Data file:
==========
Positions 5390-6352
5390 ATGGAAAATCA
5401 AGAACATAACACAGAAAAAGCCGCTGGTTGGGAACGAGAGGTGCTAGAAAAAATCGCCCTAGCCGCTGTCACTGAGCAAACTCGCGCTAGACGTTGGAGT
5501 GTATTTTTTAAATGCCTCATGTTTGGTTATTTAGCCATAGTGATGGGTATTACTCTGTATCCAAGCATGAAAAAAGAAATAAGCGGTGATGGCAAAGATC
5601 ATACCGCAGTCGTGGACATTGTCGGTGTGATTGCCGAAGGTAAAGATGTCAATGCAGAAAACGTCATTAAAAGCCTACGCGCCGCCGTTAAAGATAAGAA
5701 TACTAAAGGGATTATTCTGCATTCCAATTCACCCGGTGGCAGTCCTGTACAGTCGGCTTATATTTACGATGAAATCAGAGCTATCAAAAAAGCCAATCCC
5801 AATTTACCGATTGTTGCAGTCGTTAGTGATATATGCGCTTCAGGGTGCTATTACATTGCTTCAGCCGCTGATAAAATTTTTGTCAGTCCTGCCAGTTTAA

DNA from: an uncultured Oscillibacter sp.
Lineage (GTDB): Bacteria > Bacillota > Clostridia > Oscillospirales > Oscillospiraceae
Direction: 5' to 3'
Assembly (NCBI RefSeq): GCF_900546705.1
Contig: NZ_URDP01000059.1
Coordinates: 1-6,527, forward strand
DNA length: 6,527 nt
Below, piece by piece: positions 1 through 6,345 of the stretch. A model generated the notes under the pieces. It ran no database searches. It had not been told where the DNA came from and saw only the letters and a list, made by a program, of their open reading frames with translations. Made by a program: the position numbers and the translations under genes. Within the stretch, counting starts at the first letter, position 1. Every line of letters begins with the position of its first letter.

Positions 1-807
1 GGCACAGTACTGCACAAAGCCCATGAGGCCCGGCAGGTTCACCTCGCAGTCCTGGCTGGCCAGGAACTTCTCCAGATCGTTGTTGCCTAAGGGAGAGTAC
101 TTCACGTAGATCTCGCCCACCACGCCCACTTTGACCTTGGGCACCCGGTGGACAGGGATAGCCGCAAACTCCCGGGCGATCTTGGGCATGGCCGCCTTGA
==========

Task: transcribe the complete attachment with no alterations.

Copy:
Positions 5390-6352
5390 ATGGAAAATCA
5401 AGAACATAACACAGAAAAAGCCGCTGGTTGGGAACGAGAGGTGCTAGAAAAAATCGCCCTAGCCGCTGTCACTGAGCAAACTCGCGCTAGACGTTGGAGT
5501 GTATTTTTTAAATGCCTCATGTTTGGTTATTTAGCCATAGTGATGGGTATTACTCTGTATCCAAGCATGAAAAAAGAAATAAGCGGTGATGGCAAAGATC
5601 ATACCGCAGTCGTGGACATTGTCGGTGTGATTGCCGAAGGTAAAGATGTCAATGCAGAAAACGTCATTAAAAGCCTACGCGCCGCCGTTAAAGATAAGAA
5701 TACTAAAGGGATTATTCTGCATTCCAATTCACCCGGTGGCAGTCCTGTACAGTCGGCTTATATTTACGATGAAATCAGAGCTATCAAAAAAGCCAATCCC
5801 AATTTACCGATTGTTGCAGTCGTTAGTGATATATGCGCTTCAGGGTGCTATTACATTGCTTCAGCCGCTGATAAAATTTTTGTCAGTCCTGCCAGTTTAA

DNA from: an uncultured Oscillibacter sp.
Lineage (GTDB): Bacteria > Bacillota > Clostridia > Oscillospirales > Oscillospiraceae
Direction: 5' to 3'
Assembly (NCBI RefSeq): GCF_900546705.1
Contig: NZ_URDP01000059.1
Coordinates: 1-6,527, forward strand
DNA length: 6,527 nt
Below, piece by piece: positions 1 through 6,345 of the stretch. A model generated the notes under the pieces. It ran no database searches. It had not been told where the DNA came from and saw only the letters and a list, made by a program, of their open reading frames with translations. Made by a program: the position numbers and the translations under genes. Within the stretch, counting starts at the first letter, position 1. Every line of letters begins with the position of its first letter.

Positions 1-807
1 GGCACAGTACTGCACAAAGCCCATGAGGCCCGGCAGGTTCACCTCGCAGTCCTGGCTGGCCAGGAACTTCTCCAGATCGTTGTTGCCTAAGGGAGAGTAC
101 TTCACGTAGATCTCGCCCACCACGCCCACTTTGACCTTGGGCACCCGGTGGACAGGGATAGCCGCAAACTCCCGGGCGATCTTGGGCATGGCCGCCTTGA